What is in-patient and out-patient care: Anorexia nervosa is related with severe medical sickness and marked psychosocial comorbidity. It has the highest humanity rate of all mental illnesses and degeneration happens often. The general occurrence of anorexia nervosa is at least eight people per 100 000 per year, with an average prevalence of 0·3% in girls and young women. The severity and low occurrence of the condition are reasons why large randomised exact trials are needed and why troubles arise in carrying out of treatment studies. In adults with anorexia nervosa, some indication shows the success of outpatient focal psychodynamic therapy and cognitive behaviour therapy. In one trial, at the end of the treatment period, a supportive therapy delivered by specialists was superior to two specific psychotherapies, with reverence to a joint global outcome measure. Patients enter inpatient care mostly from prior ambulatory care such as referral from a family doctor, or through emergency medicine departments. The patient officially becomes an “inpatient” at the writing of an admission note. Outpatient care is medical care provided on an outpatient basis as well as diagnosis, surveillance, consultation, treatment,
Family therapy has many advantages, but should not be a blanket strategy in helping clients. In researching the purpose of family therapy, and it’s history in helping people, it has a significant place in bringing healing to both individuals and families. Nevertheless, it comes with its own set of risks and issues. In this discussion, the purpose is to work through some of the general advantages and disadvantages of using family therapy, while also looking at the experience needed and role of a counselor in family therapy. Finally, we will discuss the potential challenges I will face in doing family therapy.
Clinical implications affecting Family therapy centers around independent, dependent and common theoretical conceptualizations. Model-independent or narrow factors encompass components that are specific to that model. Model-dependent or broad factors contain variables that are common throughout all theoretical models. However there are three main model commonalities that counselors should account for during treatment. They are current relevant connections from family of origin influence, current interaction cycles, affective, behavioral and cognitive dysfunction that are perpetuated is a continuous cycle (Davis & Piercy, 2007). Counselors should enter into the therapeutic relationship with the foresight that these influences will be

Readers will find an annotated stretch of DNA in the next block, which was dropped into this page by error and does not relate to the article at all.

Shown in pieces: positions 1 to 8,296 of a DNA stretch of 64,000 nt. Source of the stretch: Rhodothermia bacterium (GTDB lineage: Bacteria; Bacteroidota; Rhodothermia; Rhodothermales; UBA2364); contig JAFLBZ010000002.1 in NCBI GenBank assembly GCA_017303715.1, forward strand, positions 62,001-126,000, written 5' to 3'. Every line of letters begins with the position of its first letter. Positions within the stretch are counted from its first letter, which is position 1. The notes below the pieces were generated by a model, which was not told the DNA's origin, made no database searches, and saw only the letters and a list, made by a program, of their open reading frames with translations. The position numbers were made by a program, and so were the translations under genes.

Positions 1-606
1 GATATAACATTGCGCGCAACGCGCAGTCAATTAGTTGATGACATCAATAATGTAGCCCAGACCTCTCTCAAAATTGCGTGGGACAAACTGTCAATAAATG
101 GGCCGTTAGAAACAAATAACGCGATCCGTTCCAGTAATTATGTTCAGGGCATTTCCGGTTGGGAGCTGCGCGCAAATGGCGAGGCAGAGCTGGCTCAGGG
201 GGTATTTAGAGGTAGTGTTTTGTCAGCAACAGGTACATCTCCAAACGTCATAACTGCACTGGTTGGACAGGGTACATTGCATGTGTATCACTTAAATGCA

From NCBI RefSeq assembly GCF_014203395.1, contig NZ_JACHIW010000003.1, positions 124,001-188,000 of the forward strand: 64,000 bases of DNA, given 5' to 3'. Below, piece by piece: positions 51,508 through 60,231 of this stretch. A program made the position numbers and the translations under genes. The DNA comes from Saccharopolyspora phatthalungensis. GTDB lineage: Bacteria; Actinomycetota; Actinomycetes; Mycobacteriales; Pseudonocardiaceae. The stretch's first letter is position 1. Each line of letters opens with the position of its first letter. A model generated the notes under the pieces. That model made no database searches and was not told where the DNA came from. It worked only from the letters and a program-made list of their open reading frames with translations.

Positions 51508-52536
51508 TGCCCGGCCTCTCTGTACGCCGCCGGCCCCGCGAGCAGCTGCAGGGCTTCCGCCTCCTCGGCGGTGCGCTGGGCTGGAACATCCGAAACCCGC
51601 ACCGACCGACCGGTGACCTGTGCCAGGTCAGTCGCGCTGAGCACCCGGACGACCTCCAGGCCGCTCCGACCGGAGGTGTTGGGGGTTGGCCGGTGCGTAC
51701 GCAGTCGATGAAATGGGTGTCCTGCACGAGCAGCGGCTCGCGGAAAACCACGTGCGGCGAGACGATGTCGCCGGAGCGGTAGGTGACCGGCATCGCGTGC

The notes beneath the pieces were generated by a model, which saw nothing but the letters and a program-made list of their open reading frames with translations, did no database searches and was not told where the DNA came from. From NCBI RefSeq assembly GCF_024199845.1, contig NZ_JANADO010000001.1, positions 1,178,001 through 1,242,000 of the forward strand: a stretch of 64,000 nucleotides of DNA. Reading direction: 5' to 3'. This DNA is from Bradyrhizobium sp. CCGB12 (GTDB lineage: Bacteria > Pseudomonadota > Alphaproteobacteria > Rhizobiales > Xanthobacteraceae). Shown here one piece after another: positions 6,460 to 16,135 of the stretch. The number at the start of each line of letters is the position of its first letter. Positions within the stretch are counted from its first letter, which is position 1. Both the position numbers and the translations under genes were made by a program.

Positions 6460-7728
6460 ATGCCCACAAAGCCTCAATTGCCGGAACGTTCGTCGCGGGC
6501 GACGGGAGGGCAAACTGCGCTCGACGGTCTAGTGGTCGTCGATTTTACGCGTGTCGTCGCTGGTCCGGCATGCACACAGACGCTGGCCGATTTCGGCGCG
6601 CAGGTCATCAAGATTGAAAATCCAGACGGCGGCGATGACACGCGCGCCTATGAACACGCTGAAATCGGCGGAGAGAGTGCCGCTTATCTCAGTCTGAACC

Family therapy has contributed considerably to better understand the experiences of children and families; also the therapy will help us to find different ways in how to educate children and family in how to cope with stressful situations. However, family therapy helps to alleviate most of the stressful situation in a family, professionals including myself are struggling to understand the experience of the children in the process of family therapy. The research that I was able to read it does not reflect an extensive information about how the process of family therapy takes into account the family therapy positive. It is unsure about the negatives or positives outcomes of the family therapy on children. Conclusively, professionals need to take
The first session we met we discussed the purpose of family therapy introducing the concept to see it was something they may find beneficial to them. Understanding how family therapy works and interacts is the key objectives of therapists; they should be healers, concerned with engaging with the family therapeutically, around issues that cause problems whilst remaining respect. This means to join families and experience the reality whilst becoming involved in the interaction which form the family structure and the way they think and behave (Minuchin and Fisherman 1981). Information was given about structural family therapy and how this may be beneficial for family A. Mrs A was given information on how Family therapy can play an